the street trust
After three years at the helm of The Street Trust, Executive Director Jillian Detweiler plans to leave the organization. “It is the right time for me to step down,” she said in a statement released Friday.
The Street Trust, which was known as the Bicycle Transportation Alliance before a name and mission change in 2016, is a Portland-based nonprofit that aims to improve bicycling, walking, and transit.
Instead of searching for a new leader, The Street Trust has named three current staffers to new “co-director” positions. Current Advocacy Director Richa Poudyal, Development Director Tia Sherry, and Director of Finance and Operations Greg Sutliff will “embrace a new leadership model.” The staffers will maintain their current responsibilities and split ED duties.[Read more…]
“Pilot extended sidewalks using temporary materials along Civic Corridors, Pedestrian Districts, parks, grocery stores and other essential services.”
— Bike Loud PDX
The Oregon Active Transportation Summit moves to a new venue this year. The Street Trust’s annual gathering of planning professionals, agency staffersm thinkers and activists takes place at the Oregon Convention Center. The three-day event will have an explicit focus on climate action and transportation justice and will be headlined by Emma Marris, an environmental writer based in Klamath Falls.
As always, OATS will feature workshops, panels, and roundtable discussions aimed at sharpening your transportation planning and advocacy toolkit.
Tamika Butler from Toole Design Group will kick off the summit on Tuesday with a transportation equity and justice workshop. [Read more…]
An initiative by The Street Trust to tackle the gender gap in cycling wants to become more inclusive.[Read more…]
Jillian Detweiler is the executive director of The Street Trust.
“The successful candidate should value all modes of transportation.”
So reads the disappointing job description for the next leader of the Portland Bureau of Transportation.
The Street Trust hoped the recruitment would elevate the exciting and pressing challenge that awaits the new PBOT Director: leading and accelerating significant improvements in alternatives to driving alone. That certainly was the consensus of transportation activists invited to meet with a City Human Resources representative who gathered stakeholder input prior to producing the job description.[Read more…]
The Street Trust is ‘alarmed’ by I-5 Rose Quarter project, joins calls for expanded environmental analysis
Oregon’s largest active transportation advocacy group is the latest to request that the Oregon Department of Transportation complete a full Environmental Impact Statement (EIS) for their I-5 Rose Quarter project.
In a letter dated today, The Street Trust’s Executive Director Jillian Detweiler says an EIS is needed, “So that project impacts and mitigation can be better developed and understood by the public.”[Read more…]
A leading electric scooter company will host a rally at City Hall on Wednesday at 12 noon. Bird says the event will feature speakers from nonprofits Forth Mobility (formerly Drive Oregon, an EV advocacy group) and The Street Trust. The event is billed as a way to, “Unify in demand for immediate end to ban on sustainable transportation alternatives.”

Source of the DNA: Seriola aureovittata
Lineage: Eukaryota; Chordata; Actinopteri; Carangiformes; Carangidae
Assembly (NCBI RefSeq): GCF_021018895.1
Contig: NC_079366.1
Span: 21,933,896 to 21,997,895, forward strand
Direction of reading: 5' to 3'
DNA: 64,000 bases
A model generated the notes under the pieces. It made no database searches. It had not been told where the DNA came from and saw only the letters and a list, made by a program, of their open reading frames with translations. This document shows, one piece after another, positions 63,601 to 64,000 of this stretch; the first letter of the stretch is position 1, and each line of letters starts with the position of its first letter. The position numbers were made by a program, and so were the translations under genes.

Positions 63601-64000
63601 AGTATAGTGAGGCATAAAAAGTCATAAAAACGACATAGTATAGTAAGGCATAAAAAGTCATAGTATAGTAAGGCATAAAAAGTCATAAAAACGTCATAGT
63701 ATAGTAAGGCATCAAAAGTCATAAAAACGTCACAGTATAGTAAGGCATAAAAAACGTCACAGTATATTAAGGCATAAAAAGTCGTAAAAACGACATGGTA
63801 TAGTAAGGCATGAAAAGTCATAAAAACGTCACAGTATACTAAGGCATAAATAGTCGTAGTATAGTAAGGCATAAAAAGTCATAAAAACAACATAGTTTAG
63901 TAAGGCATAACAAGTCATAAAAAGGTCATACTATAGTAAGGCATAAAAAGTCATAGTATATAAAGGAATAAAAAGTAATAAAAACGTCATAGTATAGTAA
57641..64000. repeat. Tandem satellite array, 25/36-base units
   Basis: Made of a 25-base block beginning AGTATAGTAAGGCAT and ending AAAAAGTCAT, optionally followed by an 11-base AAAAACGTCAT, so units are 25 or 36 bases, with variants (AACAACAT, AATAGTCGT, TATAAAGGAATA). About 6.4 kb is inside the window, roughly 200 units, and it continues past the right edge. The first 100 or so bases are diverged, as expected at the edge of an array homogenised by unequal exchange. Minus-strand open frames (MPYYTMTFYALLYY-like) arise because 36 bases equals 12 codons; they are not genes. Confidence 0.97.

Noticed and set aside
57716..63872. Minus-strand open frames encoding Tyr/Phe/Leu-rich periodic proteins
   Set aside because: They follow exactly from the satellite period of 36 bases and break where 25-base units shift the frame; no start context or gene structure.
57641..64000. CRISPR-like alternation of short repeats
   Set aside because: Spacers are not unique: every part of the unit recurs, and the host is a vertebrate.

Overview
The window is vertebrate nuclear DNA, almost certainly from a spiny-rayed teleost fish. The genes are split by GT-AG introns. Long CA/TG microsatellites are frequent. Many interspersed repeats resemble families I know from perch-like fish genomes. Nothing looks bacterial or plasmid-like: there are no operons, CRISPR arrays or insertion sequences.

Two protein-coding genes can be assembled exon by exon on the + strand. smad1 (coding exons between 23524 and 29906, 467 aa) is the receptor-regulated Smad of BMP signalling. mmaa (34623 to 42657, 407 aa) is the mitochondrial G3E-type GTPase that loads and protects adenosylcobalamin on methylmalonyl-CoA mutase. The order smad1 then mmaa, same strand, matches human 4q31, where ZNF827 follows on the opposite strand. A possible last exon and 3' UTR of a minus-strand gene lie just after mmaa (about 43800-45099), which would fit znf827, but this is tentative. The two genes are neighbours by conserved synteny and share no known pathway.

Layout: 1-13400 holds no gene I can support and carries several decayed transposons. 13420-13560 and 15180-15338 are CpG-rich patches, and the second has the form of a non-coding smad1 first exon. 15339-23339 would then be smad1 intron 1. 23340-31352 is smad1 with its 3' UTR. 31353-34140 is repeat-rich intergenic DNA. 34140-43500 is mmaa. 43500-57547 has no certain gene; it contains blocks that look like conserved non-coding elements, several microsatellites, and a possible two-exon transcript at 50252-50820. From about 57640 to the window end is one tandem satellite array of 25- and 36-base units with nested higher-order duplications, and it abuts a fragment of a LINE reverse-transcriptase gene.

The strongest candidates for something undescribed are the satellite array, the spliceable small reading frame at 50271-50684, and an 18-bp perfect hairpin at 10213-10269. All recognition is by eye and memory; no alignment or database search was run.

Bird was one of three companies that participated in the City of Portland’s e-scooter pilot program. Despite what appeared to be a successful experiment, Portland decided to take all scooters off the streets about one month ago.
Now Bird and The Street Trust want to get scooters back in the news. Here’s the text of an invite Bird is sending around:
Join us on Wednesday, December 12 at noon at City Hall for a press conference in support of bringing scooters back to Portland! We’ll have speakers from Bird, The Street Trust, and more.
Portland’s e-scooter pilot program was a huge success in giving Portlanders new convenient, sustainable alternatives to car travel and the city’s leaders have shown tremendous foresight as they plan to incorporate these new modes of transportation into the city’s streets.
Let’s show them how much we appreciate their work making Portland a leader in sustainability and that we hope we can get scooters back on the road as soon as possible so we can continue to have more convenient, environmentally-friendly, and affordable transportation options!
Word has it that representatives from Lime will also speak at the event.
City Council will get its first chance to debate the Central City in Motion plan this Thursday.
The Portland Bureau of Transportation (PBOT) hopes commissioners will approve their list of 18 projects they say will vastly increase capacity of streets from the Pearl to the Lloyd, and from southwest to the central eastside. PBOT’s argument is that growth of our central city makes squeezing more efficiency out of our existing roads imperative — and we can only do that by making cycling and transit easier and faster.
But if this plan is to get through council it will need support from local transportation advocacy groups. Three in particular have watched this plan closely as it has taken shape over the past several years: Bike Loud PDX, The Street Trust, and Portlanders for Parking Reform.
Below is a taste of the tone you can expect from each group on Thursday…